I’m not really in a position to judge Jackie Chan’s performance in this role as I haven’t seen enough of the earlier work which made him such a big star. For what it’s worth, I thought he did a good job – but I must confess that I did think about those films where older stars like John Wayne or Clint Eastwood played action roles that seemed unlikely. Chan was only in his early 50s in this film and there was nothing wrong with his action sequences but he seemed a good 10-15 years too old for the specific role of the ex-boyfriend/fiancé.

BIFF 2012: Final Thoughts

Rúnar Rúnarsson receives the European Features Award for Volcano from one of the judges, Tim Robey film critic of the Daily Telegraph

I wasn’t able to make the final day of the festival on Sunday but a press release reveals that the winner of the first European Features Competition was Volcano directed by Rúnar Rúnarsson, who received €3,000. I’m happy to concur with the judges and this was the winner I expected. It’s a fine film and the director deserves support – perhaps someone will now distribute the film in the UK? My only slight concern is that Volcano is in some ways a ‘typical’ festival prizewinner and sometimes it would be good to see the prize go to an animation like Arrugas (which did receive a ‘special mention’), a road movie like Avé or even a quirky satire like Adalbert’s Dream.

The winner of the Shine Shorts Competition was the German film Kinderspiel (Child’s Play) by director Lars Kornhoff. I wasn’t able to see the shorts in this competition so I can’t comment but David Wilson, Director of Bradford City of Film, said: “The winning film, Kinderspiel, was chosen due to the quality of the production. The film was really well shot and the jury thought it was very well acted. There was a real tenderness to the film and a plot line full of surprises. The music score was also noted for its writing and production and the way it worked with the film.”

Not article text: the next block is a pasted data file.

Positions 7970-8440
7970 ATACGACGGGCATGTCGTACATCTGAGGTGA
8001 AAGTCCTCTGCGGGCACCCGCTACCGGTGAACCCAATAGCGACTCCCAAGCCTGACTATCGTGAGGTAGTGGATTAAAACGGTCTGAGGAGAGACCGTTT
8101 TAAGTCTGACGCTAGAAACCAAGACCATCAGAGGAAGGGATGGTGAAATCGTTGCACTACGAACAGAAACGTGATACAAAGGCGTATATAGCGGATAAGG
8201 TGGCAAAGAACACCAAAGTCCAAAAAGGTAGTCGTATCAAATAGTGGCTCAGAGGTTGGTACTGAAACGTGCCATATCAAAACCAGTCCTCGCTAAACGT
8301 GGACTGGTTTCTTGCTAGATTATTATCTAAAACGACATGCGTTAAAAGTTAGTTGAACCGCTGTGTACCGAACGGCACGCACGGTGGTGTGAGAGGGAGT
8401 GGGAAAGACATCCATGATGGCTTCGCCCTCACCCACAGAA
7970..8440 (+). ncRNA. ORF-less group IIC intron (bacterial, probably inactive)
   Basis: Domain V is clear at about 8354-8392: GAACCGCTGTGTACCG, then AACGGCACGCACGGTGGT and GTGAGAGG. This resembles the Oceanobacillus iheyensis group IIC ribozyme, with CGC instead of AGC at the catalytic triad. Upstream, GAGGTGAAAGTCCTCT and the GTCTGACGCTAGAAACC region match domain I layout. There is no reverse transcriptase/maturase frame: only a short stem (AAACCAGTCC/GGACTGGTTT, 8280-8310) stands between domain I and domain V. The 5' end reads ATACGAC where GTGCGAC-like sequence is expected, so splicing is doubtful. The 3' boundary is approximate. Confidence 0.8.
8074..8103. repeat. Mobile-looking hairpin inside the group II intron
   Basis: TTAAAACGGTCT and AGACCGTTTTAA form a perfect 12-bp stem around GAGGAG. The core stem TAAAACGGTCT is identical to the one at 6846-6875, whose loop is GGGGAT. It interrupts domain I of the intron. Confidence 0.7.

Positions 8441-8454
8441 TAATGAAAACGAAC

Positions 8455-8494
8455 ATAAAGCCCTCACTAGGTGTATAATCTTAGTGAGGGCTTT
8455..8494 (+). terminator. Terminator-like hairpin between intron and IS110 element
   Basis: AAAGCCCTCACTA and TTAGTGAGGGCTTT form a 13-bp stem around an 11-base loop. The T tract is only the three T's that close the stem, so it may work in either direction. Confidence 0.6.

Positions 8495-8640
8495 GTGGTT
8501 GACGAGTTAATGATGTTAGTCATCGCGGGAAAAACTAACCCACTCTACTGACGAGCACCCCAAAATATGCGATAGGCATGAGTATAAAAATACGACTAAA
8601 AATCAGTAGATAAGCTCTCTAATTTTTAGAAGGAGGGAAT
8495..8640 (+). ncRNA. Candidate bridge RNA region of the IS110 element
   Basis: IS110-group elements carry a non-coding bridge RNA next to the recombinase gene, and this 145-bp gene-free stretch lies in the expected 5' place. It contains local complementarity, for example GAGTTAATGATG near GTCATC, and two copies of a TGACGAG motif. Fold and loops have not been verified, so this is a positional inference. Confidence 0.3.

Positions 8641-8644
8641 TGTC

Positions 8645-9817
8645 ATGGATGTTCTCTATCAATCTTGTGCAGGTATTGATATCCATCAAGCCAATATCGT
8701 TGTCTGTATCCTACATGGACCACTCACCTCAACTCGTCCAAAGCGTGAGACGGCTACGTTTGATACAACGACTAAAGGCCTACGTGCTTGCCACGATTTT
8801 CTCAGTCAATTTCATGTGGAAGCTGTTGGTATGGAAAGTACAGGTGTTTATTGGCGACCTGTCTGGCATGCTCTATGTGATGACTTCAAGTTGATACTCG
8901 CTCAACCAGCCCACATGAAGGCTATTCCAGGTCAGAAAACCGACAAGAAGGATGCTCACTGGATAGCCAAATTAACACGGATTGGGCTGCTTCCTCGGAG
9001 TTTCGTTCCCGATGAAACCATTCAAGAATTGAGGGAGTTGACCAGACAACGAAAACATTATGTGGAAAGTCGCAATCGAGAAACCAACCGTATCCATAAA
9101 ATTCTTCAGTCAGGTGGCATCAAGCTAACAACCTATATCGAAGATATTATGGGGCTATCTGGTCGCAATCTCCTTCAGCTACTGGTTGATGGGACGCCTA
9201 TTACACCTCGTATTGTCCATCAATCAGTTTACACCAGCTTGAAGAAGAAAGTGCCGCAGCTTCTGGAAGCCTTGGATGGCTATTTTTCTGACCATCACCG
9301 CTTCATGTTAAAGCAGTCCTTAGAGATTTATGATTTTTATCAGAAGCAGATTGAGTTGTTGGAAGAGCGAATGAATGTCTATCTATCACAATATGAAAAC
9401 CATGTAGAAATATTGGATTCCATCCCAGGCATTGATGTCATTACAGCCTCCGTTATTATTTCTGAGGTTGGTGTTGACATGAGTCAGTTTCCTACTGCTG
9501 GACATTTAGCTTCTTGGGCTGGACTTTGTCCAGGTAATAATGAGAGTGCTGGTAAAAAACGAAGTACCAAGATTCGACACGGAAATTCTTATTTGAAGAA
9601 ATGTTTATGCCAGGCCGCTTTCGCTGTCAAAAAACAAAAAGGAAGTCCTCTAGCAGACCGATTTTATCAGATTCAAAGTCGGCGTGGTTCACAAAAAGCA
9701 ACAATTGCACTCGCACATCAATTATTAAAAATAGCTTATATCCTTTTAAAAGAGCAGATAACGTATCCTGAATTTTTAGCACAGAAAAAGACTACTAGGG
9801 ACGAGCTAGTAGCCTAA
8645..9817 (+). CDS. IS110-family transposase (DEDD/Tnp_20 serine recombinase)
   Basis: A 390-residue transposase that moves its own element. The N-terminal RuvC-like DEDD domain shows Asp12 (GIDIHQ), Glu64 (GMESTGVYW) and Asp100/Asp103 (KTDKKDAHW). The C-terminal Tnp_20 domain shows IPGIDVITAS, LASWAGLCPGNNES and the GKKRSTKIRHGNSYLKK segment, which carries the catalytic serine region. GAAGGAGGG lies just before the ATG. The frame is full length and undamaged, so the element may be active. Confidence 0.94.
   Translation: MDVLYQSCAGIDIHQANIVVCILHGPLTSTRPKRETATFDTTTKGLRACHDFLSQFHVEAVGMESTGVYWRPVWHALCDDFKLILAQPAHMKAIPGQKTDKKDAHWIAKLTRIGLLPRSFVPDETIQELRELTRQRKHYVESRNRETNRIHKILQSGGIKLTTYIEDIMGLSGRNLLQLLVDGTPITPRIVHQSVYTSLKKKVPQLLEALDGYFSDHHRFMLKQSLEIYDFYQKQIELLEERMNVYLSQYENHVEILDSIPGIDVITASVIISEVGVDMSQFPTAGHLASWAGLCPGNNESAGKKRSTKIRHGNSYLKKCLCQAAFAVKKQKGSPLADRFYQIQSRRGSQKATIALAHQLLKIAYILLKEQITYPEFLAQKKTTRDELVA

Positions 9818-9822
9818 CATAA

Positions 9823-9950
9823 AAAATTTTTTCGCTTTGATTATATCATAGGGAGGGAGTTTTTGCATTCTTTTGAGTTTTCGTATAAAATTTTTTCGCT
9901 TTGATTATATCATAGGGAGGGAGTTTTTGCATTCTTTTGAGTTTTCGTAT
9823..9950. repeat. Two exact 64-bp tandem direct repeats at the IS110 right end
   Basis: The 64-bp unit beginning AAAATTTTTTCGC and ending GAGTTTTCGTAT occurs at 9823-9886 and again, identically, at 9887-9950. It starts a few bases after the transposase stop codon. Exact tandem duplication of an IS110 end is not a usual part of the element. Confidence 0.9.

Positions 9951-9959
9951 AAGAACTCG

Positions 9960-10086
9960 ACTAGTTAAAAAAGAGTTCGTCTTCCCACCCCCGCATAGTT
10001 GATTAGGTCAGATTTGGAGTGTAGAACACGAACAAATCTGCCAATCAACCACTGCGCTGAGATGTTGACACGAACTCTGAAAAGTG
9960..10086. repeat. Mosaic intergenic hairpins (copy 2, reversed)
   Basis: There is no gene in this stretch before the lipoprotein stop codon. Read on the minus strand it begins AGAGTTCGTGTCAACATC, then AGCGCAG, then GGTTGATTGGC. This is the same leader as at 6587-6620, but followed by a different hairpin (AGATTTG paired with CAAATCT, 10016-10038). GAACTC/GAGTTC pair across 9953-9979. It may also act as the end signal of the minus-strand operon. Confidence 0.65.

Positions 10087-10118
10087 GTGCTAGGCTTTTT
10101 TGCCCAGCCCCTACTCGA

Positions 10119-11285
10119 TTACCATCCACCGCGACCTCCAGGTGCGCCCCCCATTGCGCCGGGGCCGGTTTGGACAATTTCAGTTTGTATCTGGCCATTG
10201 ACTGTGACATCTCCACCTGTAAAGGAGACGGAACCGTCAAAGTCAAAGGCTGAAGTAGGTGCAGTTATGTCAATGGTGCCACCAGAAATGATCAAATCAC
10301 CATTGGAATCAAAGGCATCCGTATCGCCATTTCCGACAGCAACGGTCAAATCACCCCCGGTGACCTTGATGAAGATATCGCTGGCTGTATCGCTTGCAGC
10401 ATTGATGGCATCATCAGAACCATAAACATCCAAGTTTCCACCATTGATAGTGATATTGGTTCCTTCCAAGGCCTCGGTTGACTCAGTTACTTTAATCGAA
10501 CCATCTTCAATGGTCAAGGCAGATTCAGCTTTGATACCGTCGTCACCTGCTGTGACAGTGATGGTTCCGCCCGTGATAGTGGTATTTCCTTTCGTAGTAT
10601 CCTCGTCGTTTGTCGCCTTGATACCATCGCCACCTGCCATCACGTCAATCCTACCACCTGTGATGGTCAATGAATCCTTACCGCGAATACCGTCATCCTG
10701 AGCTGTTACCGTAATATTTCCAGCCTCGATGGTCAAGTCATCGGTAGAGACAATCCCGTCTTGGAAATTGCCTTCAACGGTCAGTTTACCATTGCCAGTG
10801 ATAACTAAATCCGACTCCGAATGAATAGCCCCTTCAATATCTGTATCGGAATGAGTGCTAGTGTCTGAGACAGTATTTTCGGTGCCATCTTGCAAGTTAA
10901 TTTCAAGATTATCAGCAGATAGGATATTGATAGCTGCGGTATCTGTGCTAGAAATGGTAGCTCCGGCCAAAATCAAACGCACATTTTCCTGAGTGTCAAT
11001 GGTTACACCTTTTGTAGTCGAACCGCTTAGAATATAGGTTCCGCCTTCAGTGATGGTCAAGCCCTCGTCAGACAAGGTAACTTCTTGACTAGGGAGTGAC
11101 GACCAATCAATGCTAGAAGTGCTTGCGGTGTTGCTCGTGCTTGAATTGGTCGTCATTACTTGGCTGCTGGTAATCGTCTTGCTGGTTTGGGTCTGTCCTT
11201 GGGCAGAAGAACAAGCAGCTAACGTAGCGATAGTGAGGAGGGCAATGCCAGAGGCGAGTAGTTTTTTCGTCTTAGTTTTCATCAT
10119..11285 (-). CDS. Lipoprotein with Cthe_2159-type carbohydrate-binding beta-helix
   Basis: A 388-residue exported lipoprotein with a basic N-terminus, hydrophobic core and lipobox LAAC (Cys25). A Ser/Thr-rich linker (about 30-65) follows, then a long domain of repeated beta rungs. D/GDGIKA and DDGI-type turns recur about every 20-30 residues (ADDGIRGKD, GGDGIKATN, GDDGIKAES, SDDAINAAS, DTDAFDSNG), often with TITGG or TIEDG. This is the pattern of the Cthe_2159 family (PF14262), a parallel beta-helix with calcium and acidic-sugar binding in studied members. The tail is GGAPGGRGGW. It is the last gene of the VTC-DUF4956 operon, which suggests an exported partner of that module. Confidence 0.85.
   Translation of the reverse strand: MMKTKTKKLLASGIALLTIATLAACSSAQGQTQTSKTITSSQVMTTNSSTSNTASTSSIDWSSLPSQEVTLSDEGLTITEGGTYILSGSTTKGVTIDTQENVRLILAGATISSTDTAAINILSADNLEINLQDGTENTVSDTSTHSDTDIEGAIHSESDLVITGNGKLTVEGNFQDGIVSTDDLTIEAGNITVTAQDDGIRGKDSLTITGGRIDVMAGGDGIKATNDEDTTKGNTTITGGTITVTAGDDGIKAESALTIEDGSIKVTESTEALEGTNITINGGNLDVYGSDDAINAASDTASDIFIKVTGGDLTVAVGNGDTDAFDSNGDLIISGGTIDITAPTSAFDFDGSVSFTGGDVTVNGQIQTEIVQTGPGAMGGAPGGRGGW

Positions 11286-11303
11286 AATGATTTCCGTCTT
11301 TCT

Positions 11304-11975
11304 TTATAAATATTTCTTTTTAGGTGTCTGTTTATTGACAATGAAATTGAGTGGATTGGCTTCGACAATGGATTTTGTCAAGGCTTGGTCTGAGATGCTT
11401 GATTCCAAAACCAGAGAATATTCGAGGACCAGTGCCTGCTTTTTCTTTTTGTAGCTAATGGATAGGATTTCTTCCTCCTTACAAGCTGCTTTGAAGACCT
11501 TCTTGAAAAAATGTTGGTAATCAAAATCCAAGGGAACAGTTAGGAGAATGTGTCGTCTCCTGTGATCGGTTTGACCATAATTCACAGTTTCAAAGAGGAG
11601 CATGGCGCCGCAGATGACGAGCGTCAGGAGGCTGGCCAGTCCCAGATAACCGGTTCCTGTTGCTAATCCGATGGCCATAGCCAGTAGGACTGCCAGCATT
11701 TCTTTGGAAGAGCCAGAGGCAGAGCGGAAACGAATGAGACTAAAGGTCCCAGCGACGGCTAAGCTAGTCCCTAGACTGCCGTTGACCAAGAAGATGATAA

I enjoyed my visits to the festival this year, managing six days in all. I haven’t posted on everything I saw and there are still two to come, but I might delay these as they are both due to open later this month. For the record, Ismaël Ferrhouki’s Les hommes libres was my favourite film of the festival and one of the films of the year so far. I also very much enjoyed the new version of Faust by Alexander Sokurov.I was grateful to get the chance to see Belle de jour again, on a 35mm print that although a bit scratchy on the reel changes looked good with excellent colour. (Belle de jour was part of the celebration of Pierre Clémenti’s film work.) I think that there are also postings from Rona and Keith to come.

So, congratulations to co-directors Tom Vincent and Neil Young for establishing a new competition and overseeing what appeared to be a successful transition of BIFF into a new era. Thanks too to Rachel McWatt for organising my press tickets. It will be interesting to see how this year’s festival comes through its evaluation and what then awaits us next year.